The iconic Gateway Arch recalls Missouri's historic role as jumping-off point to the West. Today, big-city attractions in Kansas City and St. Louis, natural beauty in the Ozarks and rollicking shows in Branson make the Show-Me State a destination in its own right.
Click ahead to read out about 20 of our favorite experiences in Missouri.
Missouri's largest lake has 1,150 miles of shoreline -- and just about as many ways to get out and enjoy it. Lake of the Ozarks was formed in 1931, with the completion of Bagnell Dam. Since then, Bagnell Dam Boulevard, known as "the Strip," has evolved into a colorful kitsch-central, with fudge shops, old-time photo studios and souvenir shops.
But the lake is still the biggest draw, and fishing here is fabulous. Hire a guide to show you the best spots, or head out on your own for a little lake-style lounging on the water. Nearly 50 full-service marinas can hook you up with boat rentals. (800) 386-5253; funlake.com 
The wine scene in Missouri long predates the current fad for vineyard tours. German winemakers arrived in the region around Hermann (about 80 miles west of St. Louis; population 2,700), on the banks of the Missouri River, in the 1800s.
Today, Missouri has 80-plus vineyards and wineries throughout the state. But because Hermann's wine tradition reaches back almost 175 years, its wine trail offers activities you won't find elsewhere, like being able to tour underground wine cellars that were dug by hand before the Civil War. (800) 932-8687; hermannwinetrail.com 
Some of our favorites of the six wineries are Hermannhof Winery, (800) 393-0100; hermannhof.com ; Stone Hill Winery, (800) 909-9463; stonehillwinery.com ; and OakGlenn Vineyards and Winery, (573) 486-5057; oakglenn.com 
Missouri Wines 
Larger than New York's Central Park and chock-full of activities, this sprawling 1,293 acres is full of free and inexpensive attractions. Tour the park by foot, bicycle, paddleboat or even Segway. Spend a day -- or more -- at the park's Missouri History Museum, Saint Louis Art Museum, Saint Louis Science Center, and Saint Louis Zoo (the zoo's Penguin and Puffin Coast is pictured at left). For general information on Forest Park as well as links to its attractions, visit the Forest Park website. (314) 289-5300; stlouis.missouri.org/citygov/parks/forestpark/ 
Forest Park 
Most visitors head straight for the stone ruins that overlook Lake of the Ozarks. And with good reason -- no other state park has skeletal remains of a bluff-top mansion. But Ha Ha Tonka (80 miles northeast of Springfield) also has wonderfully varied nature trails, which snake along a hilltop, along a spring-fed river and under a natural bridge. (573) 346-2986; mostateparks.com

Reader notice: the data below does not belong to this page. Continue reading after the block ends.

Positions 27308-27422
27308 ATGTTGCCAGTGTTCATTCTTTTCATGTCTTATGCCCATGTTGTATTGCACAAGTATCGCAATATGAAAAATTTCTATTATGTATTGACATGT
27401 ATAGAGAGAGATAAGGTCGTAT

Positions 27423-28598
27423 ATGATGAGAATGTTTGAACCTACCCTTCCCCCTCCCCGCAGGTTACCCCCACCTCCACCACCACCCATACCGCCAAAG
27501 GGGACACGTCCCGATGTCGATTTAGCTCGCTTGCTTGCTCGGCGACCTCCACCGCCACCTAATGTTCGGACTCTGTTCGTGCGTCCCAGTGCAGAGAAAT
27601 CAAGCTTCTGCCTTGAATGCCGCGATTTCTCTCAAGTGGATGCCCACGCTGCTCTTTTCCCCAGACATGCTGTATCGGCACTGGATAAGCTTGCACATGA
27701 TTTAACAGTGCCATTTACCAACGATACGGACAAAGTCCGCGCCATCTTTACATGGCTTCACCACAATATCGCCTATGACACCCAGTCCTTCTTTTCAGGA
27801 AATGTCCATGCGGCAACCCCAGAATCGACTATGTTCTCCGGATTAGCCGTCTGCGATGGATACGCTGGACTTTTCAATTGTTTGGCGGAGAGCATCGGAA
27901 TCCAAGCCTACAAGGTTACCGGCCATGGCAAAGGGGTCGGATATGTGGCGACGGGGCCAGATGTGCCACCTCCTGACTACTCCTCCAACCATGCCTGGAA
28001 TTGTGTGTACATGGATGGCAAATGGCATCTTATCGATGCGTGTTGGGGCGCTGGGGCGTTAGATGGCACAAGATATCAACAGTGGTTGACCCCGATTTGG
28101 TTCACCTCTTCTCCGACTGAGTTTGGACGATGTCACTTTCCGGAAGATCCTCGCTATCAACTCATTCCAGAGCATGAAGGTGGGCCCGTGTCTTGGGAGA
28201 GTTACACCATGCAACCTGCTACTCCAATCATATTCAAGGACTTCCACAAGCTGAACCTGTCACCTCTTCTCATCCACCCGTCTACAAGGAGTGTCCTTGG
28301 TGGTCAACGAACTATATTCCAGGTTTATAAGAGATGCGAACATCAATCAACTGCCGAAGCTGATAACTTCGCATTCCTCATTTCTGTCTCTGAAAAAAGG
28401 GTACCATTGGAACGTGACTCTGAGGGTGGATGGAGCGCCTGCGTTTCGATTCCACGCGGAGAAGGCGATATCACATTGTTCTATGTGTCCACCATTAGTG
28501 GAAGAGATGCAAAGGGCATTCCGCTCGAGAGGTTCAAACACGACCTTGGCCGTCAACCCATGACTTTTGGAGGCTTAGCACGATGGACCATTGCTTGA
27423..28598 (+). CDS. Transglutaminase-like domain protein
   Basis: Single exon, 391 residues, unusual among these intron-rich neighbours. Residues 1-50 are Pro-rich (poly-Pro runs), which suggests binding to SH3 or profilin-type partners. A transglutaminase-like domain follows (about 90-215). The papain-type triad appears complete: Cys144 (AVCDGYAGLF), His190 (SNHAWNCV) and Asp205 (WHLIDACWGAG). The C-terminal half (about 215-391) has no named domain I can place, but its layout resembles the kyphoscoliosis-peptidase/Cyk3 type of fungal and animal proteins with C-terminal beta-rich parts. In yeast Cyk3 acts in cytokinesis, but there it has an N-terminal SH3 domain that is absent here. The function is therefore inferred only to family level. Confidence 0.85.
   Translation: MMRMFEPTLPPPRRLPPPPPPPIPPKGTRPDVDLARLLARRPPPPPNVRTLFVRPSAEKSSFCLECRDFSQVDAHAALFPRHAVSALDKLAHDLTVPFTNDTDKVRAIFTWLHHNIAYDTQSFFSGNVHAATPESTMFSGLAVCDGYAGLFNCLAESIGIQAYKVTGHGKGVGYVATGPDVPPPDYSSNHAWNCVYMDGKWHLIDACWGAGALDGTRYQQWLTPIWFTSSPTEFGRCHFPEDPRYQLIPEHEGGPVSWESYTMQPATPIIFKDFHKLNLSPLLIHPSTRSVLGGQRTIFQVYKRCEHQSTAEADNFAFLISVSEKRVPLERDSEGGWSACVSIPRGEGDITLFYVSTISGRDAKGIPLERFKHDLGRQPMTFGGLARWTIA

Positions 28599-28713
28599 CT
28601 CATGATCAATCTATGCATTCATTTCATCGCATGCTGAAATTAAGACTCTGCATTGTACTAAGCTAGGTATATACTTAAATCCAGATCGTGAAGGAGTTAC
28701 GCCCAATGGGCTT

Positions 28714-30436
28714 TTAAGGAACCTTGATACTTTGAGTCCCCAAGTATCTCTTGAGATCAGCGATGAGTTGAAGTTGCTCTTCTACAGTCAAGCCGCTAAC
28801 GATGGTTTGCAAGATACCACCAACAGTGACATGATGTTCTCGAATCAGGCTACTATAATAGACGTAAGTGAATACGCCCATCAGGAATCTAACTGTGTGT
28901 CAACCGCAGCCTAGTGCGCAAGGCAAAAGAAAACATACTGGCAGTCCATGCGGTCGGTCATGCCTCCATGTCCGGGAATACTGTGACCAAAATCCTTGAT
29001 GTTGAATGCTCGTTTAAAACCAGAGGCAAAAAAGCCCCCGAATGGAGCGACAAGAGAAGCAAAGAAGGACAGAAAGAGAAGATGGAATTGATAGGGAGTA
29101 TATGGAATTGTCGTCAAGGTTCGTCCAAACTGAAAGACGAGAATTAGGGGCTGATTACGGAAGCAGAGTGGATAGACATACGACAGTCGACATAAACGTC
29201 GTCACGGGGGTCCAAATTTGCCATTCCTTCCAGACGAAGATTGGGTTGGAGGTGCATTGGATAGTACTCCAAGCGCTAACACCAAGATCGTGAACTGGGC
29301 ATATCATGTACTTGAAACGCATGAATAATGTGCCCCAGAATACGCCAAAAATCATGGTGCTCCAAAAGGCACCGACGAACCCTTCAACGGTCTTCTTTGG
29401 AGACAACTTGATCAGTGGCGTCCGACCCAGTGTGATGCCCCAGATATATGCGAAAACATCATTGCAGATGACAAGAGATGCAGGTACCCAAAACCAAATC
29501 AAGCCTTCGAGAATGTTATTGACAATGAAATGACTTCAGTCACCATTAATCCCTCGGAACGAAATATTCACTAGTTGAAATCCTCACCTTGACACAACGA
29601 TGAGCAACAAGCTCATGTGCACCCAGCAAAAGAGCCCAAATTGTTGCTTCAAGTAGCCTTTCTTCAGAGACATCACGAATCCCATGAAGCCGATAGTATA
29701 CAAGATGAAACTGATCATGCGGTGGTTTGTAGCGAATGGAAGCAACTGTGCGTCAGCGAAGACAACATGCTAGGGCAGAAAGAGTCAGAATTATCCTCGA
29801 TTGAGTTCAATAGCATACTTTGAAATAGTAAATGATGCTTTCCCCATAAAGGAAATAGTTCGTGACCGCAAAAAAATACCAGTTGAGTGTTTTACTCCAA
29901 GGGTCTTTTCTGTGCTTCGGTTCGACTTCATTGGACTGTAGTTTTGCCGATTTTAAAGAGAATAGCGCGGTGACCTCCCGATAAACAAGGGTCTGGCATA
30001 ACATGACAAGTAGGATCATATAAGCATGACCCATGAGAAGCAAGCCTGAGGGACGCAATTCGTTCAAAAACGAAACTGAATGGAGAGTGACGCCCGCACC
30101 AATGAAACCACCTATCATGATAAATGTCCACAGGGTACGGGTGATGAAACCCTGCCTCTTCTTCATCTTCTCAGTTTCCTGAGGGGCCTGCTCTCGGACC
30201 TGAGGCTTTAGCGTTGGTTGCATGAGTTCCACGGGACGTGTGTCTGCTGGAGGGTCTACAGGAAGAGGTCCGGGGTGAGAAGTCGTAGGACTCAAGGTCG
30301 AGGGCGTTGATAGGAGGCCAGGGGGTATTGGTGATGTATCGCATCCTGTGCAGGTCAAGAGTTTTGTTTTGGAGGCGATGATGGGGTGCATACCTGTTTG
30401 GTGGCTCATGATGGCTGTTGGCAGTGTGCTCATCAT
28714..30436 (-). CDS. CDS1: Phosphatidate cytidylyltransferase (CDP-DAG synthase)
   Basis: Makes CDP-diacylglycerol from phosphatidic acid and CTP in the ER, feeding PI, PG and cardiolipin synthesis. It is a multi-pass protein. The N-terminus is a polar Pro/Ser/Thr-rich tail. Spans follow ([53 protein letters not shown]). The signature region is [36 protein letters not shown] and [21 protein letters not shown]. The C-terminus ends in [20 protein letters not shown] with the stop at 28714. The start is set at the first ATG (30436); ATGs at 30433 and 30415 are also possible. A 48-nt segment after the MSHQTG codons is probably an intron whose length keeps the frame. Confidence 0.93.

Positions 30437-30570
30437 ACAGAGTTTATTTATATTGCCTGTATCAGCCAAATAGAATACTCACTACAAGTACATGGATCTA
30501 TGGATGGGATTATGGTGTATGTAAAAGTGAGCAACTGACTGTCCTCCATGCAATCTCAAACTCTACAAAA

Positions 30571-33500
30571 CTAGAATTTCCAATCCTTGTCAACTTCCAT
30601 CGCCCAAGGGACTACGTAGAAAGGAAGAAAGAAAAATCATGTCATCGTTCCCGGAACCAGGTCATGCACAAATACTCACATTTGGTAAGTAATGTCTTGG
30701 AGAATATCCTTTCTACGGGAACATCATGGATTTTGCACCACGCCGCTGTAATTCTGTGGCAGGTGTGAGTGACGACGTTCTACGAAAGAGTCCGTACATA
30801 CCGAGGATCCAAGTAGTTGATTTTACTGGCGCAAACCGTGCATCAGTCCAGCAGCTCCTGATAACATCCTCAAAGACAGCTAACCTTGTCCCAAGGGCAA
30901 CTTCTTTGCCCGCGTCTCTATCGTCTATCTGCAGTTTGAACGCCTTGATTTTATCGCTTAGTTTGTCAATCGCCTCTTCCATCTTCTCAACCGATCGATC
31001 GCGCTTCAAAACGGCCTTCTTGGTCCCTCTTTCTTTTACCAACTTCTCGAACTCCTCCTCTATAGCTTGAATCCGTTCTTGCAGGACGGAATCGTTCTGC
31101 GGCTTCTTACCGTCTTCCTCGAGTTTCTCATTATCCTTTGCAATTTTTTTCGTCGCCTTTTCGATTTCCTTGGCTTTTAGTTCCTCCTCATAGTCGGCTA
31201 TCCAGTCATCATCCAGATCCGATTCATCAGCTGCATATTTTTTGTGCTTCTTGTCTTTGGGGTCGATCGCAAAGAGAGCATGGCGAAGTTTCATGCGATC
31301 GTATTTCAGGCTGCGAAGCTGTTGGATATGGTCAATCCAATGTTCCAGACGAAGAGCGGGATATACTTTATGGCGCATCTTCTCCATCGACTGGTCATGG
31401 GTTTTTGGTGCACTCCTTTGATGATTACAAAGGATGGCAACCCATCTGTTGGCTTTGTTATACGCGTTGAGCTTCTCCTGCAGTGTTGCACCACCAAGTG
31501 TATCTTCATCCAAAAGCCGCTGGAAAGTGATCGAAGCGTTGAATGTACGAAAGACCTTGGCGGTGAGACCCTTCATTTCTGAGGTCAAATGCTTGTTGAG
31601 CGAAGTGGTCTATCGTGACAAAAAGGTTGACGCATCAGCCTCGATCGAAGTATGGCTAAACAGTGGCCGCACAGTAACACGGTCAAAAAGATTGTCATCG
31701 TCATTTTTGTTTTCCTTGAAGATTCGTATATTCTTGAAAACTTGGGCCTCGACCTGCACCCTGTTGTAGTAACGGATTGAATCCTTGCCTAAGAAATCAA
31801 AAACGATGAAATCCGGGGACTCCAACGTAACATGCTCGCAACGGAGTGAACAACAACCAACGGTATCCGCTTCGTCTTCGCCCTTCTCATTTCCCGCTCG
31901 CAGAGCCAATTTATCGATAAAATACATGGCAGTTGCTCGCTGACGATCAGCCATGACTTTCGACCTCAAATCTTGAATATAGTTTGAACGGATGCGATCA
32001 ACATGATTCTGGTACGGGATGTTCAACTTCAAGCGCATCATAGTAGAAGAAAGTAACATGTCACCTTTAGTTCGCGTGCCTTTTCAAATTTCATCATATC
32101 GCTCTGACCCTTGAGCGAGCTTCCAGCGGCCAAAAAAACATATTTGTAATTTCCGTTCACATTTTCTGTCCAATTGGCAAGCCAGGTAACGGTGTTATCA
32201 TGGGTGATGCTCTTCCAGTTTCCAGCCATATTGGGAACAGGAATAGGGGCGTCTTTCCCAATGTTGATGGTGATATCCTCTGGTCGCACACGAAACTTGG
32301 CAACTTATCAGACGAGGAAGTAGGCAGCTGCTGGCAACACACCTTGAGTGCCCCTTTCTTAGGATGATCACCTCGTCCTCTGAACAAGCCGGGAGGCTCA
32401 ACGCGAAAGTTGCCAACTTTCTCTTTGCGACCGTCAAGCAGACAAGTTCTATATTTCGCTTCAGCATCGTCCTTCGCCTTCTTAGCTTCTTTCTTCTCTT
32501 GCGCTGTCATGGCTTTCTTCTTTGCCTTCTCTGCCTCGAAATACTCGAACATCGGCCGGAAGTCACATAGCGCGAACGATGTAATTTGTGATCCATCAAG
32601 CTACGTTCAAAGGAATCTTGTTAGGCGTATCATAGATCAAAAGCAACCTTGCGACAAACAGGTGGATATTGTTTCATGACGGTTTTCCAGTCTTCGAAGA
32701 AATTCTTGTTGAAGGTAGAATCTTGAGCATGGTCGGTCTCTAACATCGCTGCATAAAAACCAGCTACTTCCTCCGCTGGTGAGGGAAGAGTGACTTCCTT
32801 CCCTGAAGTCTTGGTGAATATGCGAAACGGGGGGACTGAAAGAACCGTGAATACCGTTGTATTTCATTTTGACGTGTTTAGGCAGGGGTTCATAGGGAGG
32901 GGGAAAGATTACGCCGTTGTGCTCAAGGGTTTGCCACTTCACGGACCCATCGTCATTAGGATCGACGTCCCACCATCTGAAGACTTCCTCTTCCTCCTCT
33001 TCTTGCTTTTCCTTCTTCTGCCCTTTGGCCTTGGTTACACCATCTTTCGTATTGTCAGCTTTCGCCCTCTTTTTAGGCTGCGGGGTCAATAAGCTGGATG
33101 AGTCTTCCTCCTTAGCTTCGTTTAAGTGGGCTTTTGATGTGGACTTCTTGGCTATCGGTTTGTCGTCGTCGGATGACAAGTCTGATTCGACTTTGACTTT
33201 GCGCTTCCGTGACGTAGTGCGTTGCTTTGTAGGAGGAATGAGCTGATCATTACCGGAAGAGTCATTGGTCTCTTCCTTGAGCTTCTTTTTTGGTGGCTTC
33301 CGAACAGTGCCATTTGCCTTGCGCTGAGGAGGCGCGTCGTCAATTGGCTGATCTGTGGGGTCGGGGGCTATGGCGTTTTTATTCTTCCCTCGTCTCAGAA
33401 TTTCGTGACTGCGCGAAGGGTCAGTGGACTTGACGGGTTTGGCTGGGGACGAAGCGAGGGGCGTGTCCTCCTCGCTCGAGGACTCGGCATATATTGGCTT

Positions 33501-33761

The nation's longest rails-to-trails bike path starts northwest of St. Louis in St. Charles and loosely follows the Missouri River west for 225 miles, through small towns, farmland, prairie and wine country. Ultimately, the 20-year-old Katy Trail will link to city and county bike paths to Kansas City, making it possible to pedal across all of Missouri. (800) 334-6946; mostateparks.com 
Katy Trail 
The 630-foot Gateway Arch soars above downtown St. Louis, reflecting sunlight and glowing different colors depending on the time of day. Insiders know to cross the grass and line up at the south entrance, which generally has a shorter wait at the security check because it's farther from the parking lot. Visitors can take a four-minute tram ride up the hollow arch legs to get a panoramic view from the top. Don't miss the free Museum of Westward Expansion below the arch. (877) 982-1410; gatewayarch.com 
Gateway Arch 
Art mixes with play at St. Louis' new downtown sculpture garden, where kids and adults clamber on sculptures, jump through fountains or just chill. This massive urban playground has 235 trees and more than 4,000 perennials. Citygarden feels fresh, fun -- and worth a couple of hours in a city that has plenty of cool places to play. citygardenstl.org 
The tales of Tom Sawyer and Huck Finn began in this riverfront town (population 17,500), where local son Samuel Clemens (Mark Twain) grew up.
At the Mark Twain Boyhood Home and Museum, explore the Hannibal of Clemens' childhood. (573) 221-9010; marktwainmuseum.org 
The Mark Twain Cave Complex lets visitors climb through the underground passages where Clemens played as a boy (and which were later immortalized in his books). (573) 221-1656; marktwaincave.com 
On the Mark Twain Riverboat, cruise the Mississippi River on an old-fashioned paddle wheeler. (573) 221-3222; marktwainriverboat.com 
Actor Richard Garey (left) performs his show, Mark Twain Himself, throughout the summer at Hannibal's Planters Barn Theater. (573) 231-0021; heritagestage.com 
When this 1856 steamboat was discovered buried in field a half-mile from the Missouri River -- with more than 200 tons of cargo intact -- its rescuers sensed a unique opportunity. More than $1 million later, the Arabia Steamboat Museum is a must-see for history and transportation buffs.
Work began on the boat in the field where it was found and later moved (along with 12 preserved feet of the original vessel) to the museum at the edge of City Market. Restoration work on the ship's contents continues to this day and can be observed as part of the tour. See a full-sized reproduction of the main deck; sundry items like dishes, pickles (still edible!), and sewing notions; and a skeleton of the only casualty -- a mule. Allow time for the gift shop, which sells a unique perfume re-created from a scent found on the ship. (816) 471-4030; 1856.com